This has been one of the world’s dark places. A place where humanity has faced the limits of its deep internal inhumanity.There are many, far too many, such places around the world. Some places are bloodier, more drenched in man’s visceral savagery, than others. But all these places have some- thing in common. Something that hangs over them like a lin- gering silence in the middle of a symphony.
Things have happened in these places that I and – I sin- cerely hope – most of us might be aware of, perhaps even imagine the horror of, but can never truly comprehend. The things men can do to others when placed in a particular set of circumstances.When they, as men, are degraded to such an extent that they see their debasement of others as normal. Mundane. Just a job. Part of the daily routine.
Theresienstadt had its small role to play in the carnal mad- ness that gripped Europe by the throat during the twentieth century’s early decades.The Nazi’s vile system for the depor- tation and murder of European Jews used Theresienstadt as a hub, and this gives the place its macabre celebrity. Over 140,000 Jews from various nations were forced through the town between 1942 and 1945. Up to 50,000 lived here at one time, in a town that had been fully occupied by just 7,000 peo- ple before the war. The hellish conditions, overcrowding, star- vation, disease and brutality of the ghetto killed 33,000 people, almost half of them children. There were 17,247 people still alive when the town was handed over to the Red Cross on May 1st 1945.The grim mathematics are stomach churning to do, but one must ask: where are the 90,000 people who did not succumb to the regime of the ghetto, and yet were not among those found by the Red Cross?
And yet, and yet, this is not the full story of Theresienstadt in those years. For instance, there was an unusually high propor- tion of artists, writers and musicians among the damned.There is which includes an opera.There are the paintings and the poetry, town, actually made by a forced labour production team of inmates – all subsequently moved on, through that hideous and meticulous transportation system, to Auschwitz.
the Hapsburgs built Theresienstadt at the end of the eighteenth smaller fortress alongside. This was to be a military prison, and such was its function for many years.And then Stellvertretender Reichsprotektor Reinhard Heydrich, head of the Gestapo, found it a century and a half later. He was setting up the Reich’s terror network in Bohemia and Moravia, and he knew he had found the perfect hub for his web. Horror central.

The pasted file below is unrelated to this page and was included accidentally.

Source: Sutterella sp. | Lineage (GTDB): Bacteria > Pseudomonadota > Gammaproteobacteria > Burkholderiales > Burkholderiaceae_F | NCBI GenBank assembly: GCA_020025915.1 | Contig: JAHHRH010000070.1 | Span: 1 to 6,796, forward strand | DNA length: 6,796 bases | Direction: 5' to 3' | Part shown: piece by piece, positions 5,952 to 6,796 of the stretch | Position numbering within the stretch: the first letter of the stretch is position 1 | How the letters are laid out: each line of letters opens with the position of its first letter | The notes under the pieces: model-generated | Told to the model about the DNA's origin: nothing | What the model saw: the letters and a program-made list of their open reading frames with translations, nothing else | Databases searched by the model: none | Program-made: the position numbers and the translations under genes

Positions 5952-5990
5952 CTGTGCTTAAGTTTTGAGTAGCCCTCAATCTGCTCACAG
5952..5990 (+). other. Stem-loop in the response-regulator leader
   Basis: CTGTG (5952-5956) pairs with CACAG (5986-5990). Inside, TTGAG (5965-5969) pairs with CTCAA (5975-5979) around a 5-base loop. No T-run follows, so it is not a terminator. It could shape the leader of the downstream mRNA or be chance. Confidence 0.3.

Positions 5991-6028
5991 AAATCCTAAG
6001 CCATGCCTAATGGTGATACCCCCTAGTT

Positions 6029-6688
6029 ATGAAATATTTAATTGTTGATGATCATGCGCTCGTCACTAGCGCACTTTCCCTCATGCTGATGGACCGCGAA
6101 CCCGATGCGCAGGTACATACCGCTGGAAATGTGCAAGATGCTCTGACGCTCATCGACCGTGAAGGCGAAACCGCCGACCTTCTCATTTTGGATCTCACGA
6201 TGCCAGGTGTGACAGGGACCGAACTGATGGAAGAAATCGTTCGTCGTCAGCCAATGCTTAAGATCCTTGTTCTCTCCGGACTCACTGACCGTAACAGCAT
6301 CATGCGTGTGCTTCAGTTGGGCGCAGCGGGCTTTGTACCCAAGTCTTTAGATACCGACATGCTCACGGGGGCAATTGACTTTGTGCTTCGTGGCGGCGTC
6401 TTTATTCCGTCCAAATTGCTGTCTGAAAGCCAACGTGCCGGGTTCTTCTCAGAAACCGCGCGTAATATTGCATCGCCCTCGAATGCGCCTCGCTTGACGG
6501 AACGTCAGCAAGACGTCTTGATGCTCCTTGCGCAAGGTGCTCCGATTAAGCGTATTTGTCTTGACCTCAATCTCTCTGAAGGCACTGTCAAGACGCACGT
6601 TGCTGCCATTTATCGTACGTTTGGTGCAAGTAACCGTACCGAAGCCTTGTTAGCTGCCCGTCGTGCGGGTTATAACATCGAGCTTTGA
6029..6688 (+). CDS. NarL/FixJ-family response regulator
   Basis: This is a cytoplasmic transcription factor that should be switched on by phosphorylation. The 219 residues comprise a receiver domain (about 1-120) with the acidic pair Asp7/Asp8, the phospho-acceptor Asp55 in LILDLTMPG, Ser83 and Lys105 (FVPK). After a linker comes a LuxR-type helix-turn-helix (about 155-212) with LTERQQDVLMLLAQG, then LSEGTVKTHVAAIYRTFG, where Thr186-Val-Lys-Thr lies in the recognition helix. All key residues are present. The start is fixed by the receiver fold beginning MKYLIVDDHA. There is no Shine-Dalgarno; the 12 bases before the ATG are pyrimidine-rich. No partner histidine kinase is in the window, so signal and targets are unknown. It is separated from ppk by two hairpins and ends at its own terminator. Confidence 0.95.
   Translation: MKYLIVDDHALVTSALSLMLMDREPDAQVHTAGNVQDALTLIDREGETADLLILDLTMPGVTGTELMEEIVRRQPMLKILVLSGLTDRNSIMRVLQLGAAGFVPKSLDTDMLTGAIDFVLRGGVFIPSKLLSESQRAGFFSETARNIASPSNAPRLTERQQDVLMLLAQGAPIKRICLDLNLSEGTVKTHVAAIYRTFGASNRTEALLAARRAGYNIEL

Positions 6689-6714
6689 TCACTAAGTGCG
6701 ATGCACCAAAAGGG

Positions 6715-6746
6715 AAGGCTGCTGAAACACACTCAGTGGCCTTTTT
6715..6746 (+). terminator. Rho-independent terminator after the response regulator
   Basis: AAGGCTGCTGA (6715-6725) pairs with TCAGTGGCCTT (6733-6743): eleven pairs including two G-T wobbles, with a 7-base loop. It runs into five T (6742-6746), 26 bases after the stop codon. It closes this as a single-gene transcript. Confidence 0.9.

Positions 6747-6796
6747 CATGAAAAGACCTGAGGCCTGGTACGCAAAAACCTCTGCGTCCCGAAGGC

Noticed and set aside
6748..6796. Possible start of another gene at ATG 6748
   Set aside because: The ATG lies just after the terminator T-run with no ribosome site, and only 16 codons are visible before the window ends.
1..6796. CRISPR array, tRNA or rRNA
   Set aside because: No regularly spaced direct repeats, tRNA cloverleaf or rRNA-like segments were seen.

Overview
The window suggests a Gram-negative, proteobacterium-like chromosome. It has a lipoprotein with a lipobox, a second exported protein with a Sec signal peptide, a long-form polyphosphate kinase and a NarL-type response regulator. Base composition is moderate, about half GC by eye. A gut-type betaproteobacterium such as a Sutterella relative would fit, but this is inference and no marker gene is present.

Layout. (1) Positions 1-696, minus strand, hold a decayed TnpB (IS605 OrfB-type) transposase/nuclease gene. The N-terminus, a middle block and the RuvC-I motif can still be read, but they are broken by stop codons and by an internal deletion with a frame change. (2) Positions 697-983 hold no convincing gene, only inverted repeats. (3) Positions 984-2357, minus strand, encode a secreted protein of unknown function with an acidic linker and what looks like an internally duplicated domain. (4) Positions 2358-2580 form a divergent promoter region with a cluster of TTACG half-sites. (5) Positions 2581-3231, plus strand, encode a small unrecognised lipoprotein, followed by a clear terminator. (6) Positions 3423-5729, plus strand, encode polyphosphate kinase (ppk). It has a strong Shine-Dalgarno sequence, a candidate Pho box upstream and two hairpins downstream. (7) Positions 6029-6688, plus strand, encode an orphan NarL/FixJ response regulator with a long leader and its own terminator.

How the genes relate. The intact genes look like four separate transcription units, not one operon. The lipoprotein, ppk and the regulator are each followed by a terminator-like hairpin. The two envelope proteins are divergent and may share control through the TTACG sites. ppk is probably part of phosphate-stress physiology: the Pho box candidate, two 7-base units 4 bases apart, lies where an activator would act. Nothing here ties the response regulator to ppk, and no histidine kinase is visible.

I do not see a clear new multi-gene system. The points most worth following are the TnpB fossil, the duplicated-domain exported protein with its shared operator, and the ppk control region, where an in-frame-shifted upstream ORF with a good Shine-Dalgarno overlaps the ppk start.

The prison in the Small Fortress was not built with aesthetics in mind. This is functional, military-engineer-designed archi- tecture, equipped with everything necessary for the operation of a prison at the blunt end, the brutal end, of a system of state terror and repression. Under the Gestapo, this was not the sort of prison you would be sent home from with a “sorry, you’re clearly innocent, we got the wrong man”. If you left here alive, it was in a cattle truck.
There are large cells for holding male and female prisoners Nazis built more, even larger, cells.
keep track of all those troublesome ‘units’ sent to the prison by the state security police.There is the disinfection room, to keep the rampant contagious diseases down to an acceptable level.
What you see is the penultimate stop on a journey that starts with the midnight knock on an apartment door in Prague. A shocked and tearful wife, screaming children. A man, hurriedly dressed. Manhandled from door to car to police cell. Interro- gated, brutalised, humiliated, then sent on down the line To the Small Fortress.
In the cell complex, in the dead silence, I can hear the clanging of doors, the stamping of boots, the barking of orders, and the screams. I can hear the sergeant, alternatively laughing at his own jokes and then terrifying those over whom he has complete and utter power.
These old buildings have some nobility, like dumb witnesses. Now crumbling, they point at the perpetrators, singling them out: what you did has not been forgotten, they say. As long as we stand those who come here will know what you did.